And what about the pigs’ quality of life?
It would be more accurate to say that the pigs are sacrificed than slaughtered – because they’re so incredibly precious to us. They live in complete freedom for their whole lives, wandering around our huge open land. We keep check on them, but they have freedom to move wherever they want.
What’s the process of ham making?
We add a very low quantity of salt to the meat. After about two weeks in the salt, depending on the weight of the ham, we clean it and put it in cellars on the first floor for some time, and then we put in the cellars for more than three years. It’s a completely manual process – we put each piece of meat there hand by hand, and we open and close the windows every day throughout the year, depending on the weather outside, to maintain the maturing process.
What is the secret to really good ham?
There are two secrets. The first one is to have the best pigs possible. If you don’t have a good pig, it’s impossible to have a good ham. The second one is to have patience, I mean, to take care of these hams each day for more than 4 years, you have to know a lot about weather and to know a lot about ham and to really understand the different seasons, because ham made in summer is totally different to that made in winter. This knowledge and patience is what makes the big difference between us and other producers, between artisan and industrial products. Industrial ones put hams in industrial cellars, set up the computer program and that’s all. So the two things that matter are basically pigs and patience.
For a consumer, how to know what is a good ham and not good?
If you see the whole leg for example, you have to see about the state of the ham, the more thinner and stylized the leg is, the more pure 100% iberian breed it has.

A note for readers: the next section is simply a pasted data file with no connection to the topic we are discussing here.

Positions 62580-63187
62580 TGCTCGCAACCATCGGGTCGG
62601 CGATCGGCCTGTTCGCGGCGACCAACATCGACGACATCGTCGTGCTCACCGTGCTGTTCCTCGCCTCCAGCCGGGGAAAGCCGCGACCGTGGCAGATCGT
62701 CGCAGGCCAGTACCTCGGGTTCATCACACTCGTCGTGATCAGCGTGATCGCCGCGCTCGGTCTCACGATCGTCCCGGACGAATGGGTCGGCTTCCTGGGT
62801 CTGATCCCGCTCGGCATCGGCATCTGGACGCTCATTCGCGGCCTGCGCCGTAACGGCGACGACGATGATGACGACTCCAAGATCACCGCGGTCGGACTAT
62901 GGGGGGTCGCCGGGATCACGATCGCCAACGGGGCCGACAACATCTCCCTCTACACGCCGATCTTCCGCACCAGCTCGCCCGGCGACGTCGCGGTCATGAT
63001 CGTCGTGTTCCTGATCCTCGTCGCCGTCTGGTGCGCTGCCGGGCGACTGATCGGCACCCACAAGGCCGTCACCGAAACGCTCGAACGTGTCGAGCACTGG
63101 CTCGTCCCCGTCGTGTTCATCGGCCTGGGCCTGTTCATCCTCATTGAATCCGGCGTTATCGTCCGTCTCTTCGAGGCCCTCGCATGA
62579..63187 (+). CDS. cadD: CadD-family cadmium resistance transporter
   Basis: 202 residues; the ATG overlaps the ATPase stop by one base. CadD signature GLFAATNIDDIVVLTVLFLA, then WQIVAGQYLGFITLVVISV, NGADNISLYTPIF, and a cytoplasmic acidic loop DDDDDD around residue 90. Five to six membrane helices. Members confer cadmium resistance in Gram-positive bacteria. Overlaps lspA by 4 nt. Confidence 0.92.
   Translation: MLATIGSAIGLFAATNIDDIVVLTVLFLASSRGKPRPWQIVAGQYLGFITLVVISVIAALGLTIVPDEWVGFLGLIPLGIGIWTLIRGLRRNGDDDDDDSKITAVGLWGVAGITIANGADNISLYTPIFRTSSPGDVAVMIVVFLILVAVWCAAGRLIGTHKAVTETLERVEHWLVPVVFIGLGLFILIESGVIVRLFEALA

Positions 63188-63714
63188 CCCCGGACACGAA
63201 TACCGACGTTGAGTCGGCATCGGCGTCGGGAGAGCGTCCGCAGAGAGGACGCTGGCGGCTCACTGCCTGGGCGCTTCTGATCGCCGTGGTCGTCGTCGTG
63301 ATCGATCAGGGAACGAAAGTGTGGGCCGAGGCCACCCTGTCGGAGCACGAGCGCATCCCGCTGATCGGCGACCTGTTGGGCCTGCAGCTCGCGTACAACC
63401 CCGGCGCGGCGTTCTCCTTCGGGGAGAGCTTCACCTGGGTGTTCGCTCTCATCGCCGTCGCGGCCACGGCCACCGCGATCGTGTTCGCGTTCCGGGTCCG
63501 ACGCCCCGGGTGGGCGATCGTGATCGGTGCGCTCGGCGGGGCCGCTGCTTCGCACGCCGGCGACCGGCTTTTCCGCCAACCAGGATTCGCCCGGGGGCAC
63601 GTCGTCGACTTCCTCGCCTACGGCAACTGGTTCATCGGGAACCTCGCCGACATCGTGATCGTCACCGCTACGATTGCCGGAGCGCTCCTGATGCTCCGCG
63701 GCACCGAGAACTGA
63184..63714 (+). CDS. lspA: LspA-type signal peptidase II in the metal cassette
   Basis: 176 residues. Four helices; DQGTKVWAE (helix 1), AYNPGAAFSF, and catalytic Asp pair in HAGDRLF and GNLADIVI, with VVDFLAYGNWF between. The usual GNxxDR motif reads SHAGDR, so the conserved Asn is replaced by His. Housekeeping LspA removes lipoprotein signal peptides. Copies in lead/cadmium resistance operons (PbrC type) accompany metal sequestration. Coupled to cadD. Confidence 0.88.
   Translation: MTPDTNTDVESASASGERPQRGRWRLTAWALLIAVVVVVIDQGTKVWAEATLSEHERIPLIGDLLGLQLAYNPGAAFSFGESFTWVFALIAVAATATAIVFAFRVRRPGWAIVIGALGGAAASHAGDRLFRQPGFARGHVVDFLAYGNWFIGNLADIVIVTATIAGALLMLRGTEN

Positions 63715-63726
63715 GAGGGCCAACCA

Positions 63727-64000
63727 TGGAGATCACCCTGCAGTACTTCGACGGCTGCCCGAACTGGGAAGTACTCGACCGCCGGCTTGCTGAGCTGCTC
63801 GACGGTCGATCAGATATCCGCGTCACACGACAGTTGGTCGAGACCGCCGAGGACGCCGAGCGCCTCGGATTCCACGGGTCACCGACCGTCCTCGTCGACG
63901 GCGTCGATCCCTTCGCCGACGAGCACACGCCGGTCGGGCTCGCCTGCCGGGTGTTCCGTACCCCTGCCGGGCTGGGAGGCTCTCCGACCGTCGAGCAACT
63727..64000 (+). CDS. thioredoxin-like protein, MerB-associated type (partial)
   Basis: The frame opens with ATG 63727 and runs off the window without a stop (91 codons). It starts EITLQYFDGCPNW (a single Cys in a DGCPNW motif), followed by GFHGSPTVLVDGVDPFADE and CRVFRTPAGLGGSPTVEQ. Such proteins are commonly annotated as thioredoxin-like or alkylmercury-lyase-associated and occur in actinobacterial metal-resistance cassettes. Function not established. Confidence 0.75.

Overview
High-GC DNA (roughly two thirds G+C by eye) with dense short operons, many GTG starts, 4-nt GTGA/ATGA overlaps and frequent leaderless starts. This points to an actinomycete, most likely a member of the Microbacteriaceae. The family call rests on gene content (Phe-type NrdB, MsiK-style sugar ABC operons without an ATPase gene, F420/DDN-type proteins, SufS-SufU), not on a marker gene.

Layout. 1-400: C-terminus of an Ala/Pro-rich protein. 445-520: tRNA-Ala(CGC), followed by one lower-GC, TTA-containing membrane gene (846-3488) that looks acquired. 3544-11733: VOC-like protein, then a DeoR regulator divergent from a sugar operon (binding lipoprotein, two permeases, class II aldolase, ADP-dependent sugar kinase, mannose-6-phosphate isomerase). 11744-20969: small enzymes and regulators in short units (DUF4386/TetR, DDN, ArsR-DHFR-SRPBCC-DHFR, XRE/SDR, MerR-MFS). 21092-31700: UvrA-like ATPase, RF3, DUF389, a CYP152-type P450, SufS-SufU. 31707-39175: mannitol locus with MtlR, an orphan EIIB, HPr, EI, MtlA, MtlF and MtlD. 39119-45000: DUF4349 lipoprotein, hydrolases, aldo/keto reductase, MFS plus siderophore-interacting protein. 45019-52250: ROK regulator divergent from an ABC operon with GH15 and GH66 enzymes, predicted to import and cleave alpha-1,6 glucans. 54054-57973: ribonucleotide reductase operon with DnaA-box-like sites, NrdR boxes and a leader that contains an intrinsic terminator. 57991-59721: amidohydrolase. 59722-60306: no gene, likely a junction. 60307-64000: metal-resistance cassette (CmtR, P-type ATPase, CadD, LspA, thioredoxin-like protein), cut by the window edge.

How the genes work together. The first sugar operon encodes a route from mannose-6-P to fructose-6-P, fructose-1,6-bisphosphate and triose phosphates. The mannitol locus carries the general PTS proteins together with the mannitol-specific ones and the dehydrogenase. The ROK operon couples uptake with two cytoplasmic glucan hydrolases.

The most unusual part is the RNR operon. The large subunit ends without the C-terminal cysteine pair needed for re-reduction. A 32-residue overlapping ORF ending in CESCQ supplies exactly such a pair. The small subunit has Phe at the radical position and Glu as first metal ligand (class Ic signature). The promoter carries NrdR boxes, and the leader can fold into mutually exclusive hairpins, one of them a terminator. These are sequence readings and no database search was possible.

After that, you have to see about the fat, it has not to be perfect, it has to be some irregularity, you know it when you touch it. Then, when you have ham in your plate, you have to see the color of the ham, it has to be more red, and the fat to be a bit pink. When you have fat on your fingers, it has to be like olive oil when you touch it. When you see all these features, it means that the pig ate a lot of acorns. Our hams have more than 60% of oil acid, it’s like olive oil. Some people say the pigs are like olive trees.
You have mentioned the health benefits of ham. Can you tell us more about it?
We demonstrate that hams with double montanera season have double the antioxidant properties. Apart from that, some studies show the benefit of a good quality ham versus an industrial one for heart and cholesterol. But most of all I think that ham makes people happy, and that’s what it’s about more than being a health product – it has good umami flavor, and when you put it in your mouth you feel it’s perfect.
Tell us more about pairing ham with drinks.
The best pairing for ham is white wine. I would recommend sherry, perhaps a Manzanilla or Fino. Also bubbles – Champagne is a wonderful pairing, because it cleans the palate and removes the oiliness. I’m not a sake expert, but what we’ve discovered is that some sakes, especially the fresh ones, balance the flavors and clean the pallet very well too.
How can you continue to grow the business sustainably?
For us this depends on the pigs. We grow the pigs only for ourselves. I think we can expand our production 2-3% each year, no more, because it requires good terrain with space for the animals, and also it’s a very long process and difficult process so there’s a limit to what we can do. We don’t want to grow the farm, we want to make the production we have better and better and better. When you’re operating on too big a scale, it’s impossible to make all of them the best. Essentially, we always try to achieve the same quality as my grandfather did, and I want to teach my sons so they can carry on the family business in the same way.